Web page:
Film Review – The Cup

The Cup Movie PosterHorse racing seems to have developed into a film genre unto itself in the last decade. From the highs of Seabiscuit to the moderate success of Secretariat to the failure of Hidalgo, there seems to be something resonating culturally about this topic, particularly with stories that are based on true events. This year, we have a new entry into the field, with the release of The Cup.

Also based on a true story, the film follows brothers Damien (Stephen Curry) and Jason Oliver (Daniel MacPherson), who have grown up in a long line of successfully horse racers. Despite his father dying in a horse racing accident, Damien has become the most successful rider in Australia. He agrees to ride the longshot horse Media Puzzle, from foreign trainer Dermot Weld (Brendan Gleeson), in Australia’s biggest race, the Melbourne Cup. After his brother tragically dies, Damien must decide if he has the desire to continue and compete in the race.

I love movies that teach me something, which is probably one reason why I love documentaries. For films like Seabiscuit and Secretariat, I didn’t know a lot of the details, but I had a general idea about the story before going into it. The Cup was totally the opposite; I had never heard of the race or the racers, so it was all new to me. Maybe it is one of those ethnocentric problems that I didn’t know about it (like that worldwide love of soccer that has been slow to grow here in the U.S.), but this race is a big deal. They literally refer to it as “the race that stops a nation”…if you can imagine the Kentucky Derby, the Preakness, and the Belmont Stake all rolled into one, there you have it. Apparently horse racing is a big deal Down Under.

That sounds pretty cool…and that is the problem with the movie. I became more fascinated by the backstory of the race than I was with the actual plot that was unfolding. For a story about horse racing, the horses really don’t play a major role. The horse appears from time to time, and characters make some veiled references to its backstory, but really it is much ado about nothing. If you think about Seabiscuit, the horse was a central character, and one of the most beautiful parts of film was watching Red Pollard and Seabiscuit heal from their injuries together. That doesn’t exist at all here, as Damien Oliver doesn’t even really know the horse. We hear Media Puzzle is coming back from an injury, but we never really get much sense of who the horse is or the journey that it had to take. And it is a bit of a shame that they didn’t use horses more, because the racing scenes are beautifully shot and one of the best parts of the movie.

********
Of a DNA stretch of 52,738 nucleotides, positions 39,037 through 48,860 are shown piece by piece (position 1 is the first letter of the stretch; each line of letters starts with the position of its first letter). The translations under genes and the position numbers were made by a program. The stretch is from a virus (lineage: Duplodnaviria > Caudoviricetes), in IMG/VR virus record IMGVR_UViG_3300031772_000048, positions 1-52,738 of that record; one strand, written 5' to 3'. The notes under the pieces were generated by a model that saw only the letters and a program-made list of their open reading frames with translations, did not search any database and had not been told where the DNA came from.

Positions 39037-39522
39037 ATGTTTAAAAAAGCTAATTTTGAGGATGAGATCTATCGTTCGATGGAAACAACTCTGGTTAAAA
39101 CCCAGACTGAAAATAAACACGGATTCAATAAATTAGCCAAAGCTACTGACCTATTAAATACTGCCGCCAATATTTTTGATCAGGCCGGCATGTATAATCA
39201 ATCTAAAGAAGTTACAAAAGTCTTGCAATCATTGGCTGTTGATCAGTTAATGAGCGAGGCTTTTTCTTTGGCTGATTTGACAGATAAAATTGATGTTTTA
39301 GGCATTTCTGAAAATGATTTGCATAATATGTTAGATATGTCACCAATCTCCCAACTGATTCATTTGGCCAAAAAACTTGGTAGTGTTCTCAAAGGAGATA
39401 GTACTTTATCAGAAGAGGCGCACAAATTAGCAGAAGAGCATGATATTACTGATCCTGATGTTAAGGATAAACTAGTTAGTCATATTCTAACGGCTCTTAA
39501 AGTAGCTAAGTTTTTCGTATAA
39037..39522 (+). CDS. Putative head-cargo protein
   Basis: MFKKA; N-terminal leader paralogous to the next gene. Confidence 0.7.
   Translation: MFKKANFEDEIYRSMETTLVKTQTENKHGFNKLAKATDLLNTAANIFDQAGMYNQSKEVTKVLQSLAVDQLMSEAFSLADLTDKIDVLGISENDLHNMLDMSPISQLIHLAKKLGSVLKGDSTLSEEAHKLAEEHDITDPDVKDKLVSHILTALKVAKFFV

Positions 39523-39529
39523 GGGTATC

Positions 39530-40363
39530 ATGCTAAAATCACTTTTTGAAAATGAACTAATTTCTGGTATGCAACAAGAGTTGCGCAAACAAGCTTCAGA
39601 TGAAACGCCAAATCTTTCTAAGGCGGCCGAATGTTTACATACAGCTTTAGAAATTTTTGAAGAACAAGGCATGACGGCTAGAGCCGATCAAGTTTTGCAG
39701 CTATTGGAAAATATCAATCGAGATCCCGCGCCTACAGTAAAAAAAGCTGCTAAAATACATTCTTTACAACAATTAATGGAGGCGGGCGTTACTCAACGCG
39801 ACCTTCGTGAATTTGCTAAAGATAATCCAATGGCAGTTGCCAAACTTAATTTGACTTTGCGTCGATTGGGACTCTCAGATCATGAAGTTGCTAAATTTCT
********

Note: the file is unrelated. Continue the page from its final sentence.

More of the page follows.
The Cup 1

Forgetting about the horses for a moment, there is still a fair amount of drama in the film, but it is some of the most positive drama you could ask for. There is no villain per se…just those tragedies that arise in life, or bad luck. Everyone is very supportive and helpful to each other; it feels like there is a strong camaraderie amongst all of the characters—as if it’s not really a competition. This is the same problem I had with Captain America: The First Avenger: while there were challenges, I never thought greater things were really at stake; the film pretty much cruises through to the end. This is only exacerbated by the overbearing score. Every time an emotion is exposed, the score picks right up and tells you how to feel. There are also all sorts of side plots that are raised but not really explored, such as Dermot Weld’s rivalry with Sheikh Mohammed and the rising foreign presence in the Melbourne Cup.

The Cup 2

All of this could’ve been compensated for if the human story was good enough, but that has its own challenges. Stephen Curry feels a bit wooden in his role, which is balanced nicely by Daniel MacPherson as his brother. But as the story focuses more on Curry, it begins to grind a little bit. Also, it feels like Brendan Gleeson is criminally underused in this movie. Much like with Media Puzzle, there are all sorts of allusions made to the history of his character—but in the movie he is like Jeff Bridges in Seabiscuit without all the complexity…basically just a singularly positive spirit. To have someone who is as gifted of an actor as him in that role feels like a waste.

For the most part, the film felt like a “movie of the week.” I would’ve been more disappointed with it if it hadn’t been for the backstory—at least I can get some internet browsing fodder out of that. This film isn’t the worst filly in the race, but it isn’t going to win any awards, either.

Final Grade: C


Spencer was born and raised in New Mexico. He grew up with the many great films of the 1980’s before having his world rocked after seeing The Usual Suspects. He moved to Washington State to go to the University of Washington, and currently any free time he currently has is split between working on film projects and watching films.

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